Beutner came to L.A. to run Evercore’s West Coast office, settling with his wife and four young children in the Pacific Palisades. After breaking his neck, he found that the world of high finance had lost its appeal. He retired and spent months traveling with his family. By the fall of 2009, he began to scout for new challenges.
He discovered his opportunity at a power breakfast held at former mayor Richard Riordan’s Brentwood home. It was December 2009, and the Los Angeles economy was in the tank. The city’s unemployment rate was (and remains) above 12 percent. Business leaders were frustrated by what they say was Villaraigosa’s feckless response. “There is this overall sense, fair or not, that the mayor talks big but doesn’t produce,” says George Kieffer, a partner at the influential Los Angeles law firm Manatt, Phelps & Phillips. Companies, thwarted by burdensome regulations, were leaving the city.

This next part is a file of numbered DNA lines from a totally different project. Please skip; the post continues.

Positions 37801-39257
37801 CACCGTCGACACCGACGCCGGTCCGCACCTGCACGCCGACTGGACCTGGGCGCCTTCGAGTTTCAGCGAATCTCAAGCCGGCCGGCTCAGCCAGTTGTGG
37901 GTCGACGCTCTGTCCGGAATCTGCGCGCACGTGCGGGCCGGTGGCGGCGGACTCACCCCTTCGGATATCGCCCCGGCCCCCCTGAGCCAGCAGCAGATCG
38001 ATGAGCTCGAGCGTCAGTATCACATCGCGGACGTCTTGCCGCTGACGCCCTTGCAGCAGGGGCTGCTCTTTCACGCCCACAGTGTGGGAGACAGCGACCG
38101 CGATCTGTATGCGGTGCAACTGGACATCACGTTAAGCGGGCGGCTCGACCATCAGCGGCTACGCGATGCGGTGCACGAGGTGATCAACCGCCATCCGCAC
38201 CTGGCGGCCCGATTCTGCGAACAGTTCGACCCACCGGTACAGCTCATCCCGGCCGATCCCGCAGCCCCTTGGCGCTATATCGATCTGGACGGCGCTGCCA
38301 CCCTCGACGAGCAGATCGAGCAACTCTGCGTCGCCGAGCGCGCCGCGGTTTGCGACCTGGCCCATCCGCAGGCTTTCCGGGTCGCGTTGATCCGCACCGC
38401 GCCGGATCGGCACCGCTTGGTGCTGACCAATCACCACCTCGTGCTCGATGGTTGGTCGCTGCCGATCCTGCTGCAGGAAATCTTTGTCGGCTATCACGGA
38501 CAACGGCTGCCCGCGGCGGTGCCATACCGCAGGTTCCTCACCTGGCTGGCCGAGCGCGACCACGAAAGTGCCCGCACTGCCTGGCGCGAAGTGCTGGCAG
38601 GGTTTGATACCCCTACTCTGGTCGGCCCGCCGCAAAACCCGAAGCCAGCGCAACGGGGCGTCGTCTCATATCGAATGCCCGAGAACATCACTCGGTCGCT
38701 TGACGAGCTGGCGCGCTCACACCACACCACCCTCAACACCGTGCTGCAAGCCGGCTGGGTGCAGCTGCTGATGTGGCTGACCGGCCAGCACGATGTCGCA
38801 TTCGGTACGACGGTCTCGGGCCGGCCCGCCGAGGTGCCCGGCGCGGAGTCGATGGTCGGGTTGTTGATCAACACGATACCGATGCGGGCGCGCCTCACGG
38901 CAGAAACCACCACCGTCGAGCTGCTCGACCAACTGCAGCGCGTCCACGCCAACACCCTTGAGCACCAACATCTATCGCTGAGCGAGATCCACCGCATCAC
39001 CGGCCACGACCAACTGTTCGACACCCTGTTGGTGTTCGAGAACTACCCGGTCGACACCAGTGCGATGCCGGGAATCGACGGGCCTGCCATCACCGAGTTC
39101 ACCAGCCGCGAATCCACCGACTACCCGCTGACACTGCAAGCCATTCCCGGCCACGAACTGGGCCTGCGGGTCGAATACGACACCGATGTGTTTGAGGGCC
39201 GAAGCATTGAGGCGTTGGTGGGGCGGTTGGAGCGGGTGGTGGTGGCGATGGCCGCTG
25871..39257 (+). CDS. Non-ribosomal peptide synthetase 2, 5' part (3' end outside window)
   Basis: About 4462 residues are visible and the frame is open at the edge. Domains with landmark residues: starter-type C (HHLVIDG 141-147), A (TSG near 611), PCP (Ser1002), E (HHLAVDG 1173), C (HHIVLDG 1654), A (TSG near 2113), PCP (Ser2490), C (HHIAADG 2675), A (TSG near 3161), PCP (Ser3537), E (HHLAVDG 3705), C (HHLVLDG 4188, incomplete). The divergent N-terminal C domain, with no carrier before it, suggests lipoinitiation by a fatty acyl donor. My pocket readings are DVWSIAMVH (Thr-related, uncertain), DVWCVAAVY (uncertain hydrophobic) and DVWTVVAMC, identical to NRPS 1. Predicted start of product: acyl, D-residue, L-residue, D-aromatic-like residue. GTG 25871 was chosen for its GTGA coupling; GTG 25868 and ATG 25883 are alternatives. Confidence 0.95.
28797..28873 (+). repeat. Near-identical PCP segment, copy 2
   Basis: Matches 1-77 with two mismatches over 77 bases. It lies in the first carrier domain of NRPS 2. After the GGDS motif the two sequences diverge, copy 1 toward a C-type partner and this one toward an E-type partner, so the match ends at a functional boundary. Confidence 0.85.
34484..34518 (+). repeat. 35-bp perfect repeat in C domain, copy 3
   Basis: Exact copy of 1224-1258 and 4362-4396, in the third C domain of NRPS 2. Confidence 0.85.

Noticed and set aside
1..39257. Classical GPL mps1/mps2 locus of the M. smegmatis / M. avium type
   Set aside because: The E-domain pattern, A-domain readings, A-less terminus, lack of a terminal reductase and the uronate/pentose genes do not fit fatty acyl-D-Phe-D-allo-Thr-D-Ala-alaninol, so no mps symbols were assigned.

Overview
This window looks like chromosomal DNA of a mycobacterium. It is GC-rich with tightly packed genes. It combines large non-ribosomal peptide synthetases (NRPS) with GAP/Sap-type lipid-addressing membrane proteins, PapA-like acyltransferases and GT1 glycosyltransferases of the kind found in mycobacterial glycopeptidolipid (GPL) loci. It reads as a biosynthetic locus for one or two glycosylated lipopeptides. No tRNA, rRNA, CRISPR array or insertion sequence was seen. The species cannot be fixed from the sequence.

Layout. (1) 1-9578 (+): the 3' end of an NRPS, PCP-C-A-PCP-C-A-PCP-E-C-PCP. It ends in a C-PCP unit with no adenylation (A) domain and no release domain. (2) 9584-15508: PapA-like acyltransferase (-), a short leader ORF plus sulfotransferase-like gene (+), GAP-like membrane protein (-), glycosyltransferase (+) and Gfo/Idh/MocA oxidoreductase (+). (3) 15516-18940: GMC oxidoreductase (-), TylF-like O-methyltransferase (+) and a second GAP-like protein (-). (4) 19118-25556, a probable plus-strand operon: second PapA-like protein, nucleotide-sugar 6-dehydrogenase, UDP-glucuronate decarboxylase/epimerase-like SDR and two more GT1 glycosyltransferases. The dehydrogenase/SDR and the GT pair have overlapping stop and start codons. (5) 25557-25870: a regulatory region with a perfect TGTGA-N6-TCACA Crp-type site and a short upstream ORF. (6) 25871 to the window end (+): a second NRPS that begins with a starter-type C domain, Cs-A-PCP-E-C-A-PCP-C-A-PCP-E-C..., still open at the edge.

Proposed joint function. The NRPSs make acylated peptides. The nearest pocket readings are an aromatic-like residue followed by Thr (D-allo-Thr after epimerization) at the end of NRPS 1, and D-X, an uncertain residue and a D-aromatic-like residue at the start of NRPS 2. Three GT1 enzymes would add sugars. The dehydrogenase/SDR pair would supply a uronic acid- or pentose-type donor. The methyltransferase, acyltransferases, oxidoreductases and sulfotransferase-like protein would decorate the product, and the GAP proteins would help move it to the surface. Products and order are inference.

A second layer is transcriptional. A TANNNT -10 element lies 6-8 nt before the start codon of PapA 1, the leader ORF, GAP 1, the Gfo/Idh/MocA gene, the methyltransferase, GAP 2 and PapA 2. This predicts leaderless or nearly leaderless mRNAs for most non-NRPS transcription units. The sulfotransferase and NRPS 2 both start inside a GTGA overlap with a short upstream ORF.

Riordan wanted to bring together some of the most prominent people in L.A. to see what could be done. Among those attending were Michael Milken, Eli Broad, and Disney senior executive Jay Rasulo, along with Kieffer, City National Bank chairman Russell Goldsmith, and Jay Carson, who was chief deputy mayor at the time. Beutner also had a seat, though few of the guests knew him well. One after the other they rattled off ways to address L.A.’s most glaring problems: slash the lengthy business permitting process, do away with arcane business taxes, tackle runaway pension costs. Then Beutner spoke up. The proposals were all fine, he said, but until a person inside city hall is charged with implementing them, nothing would change. Those present took notice.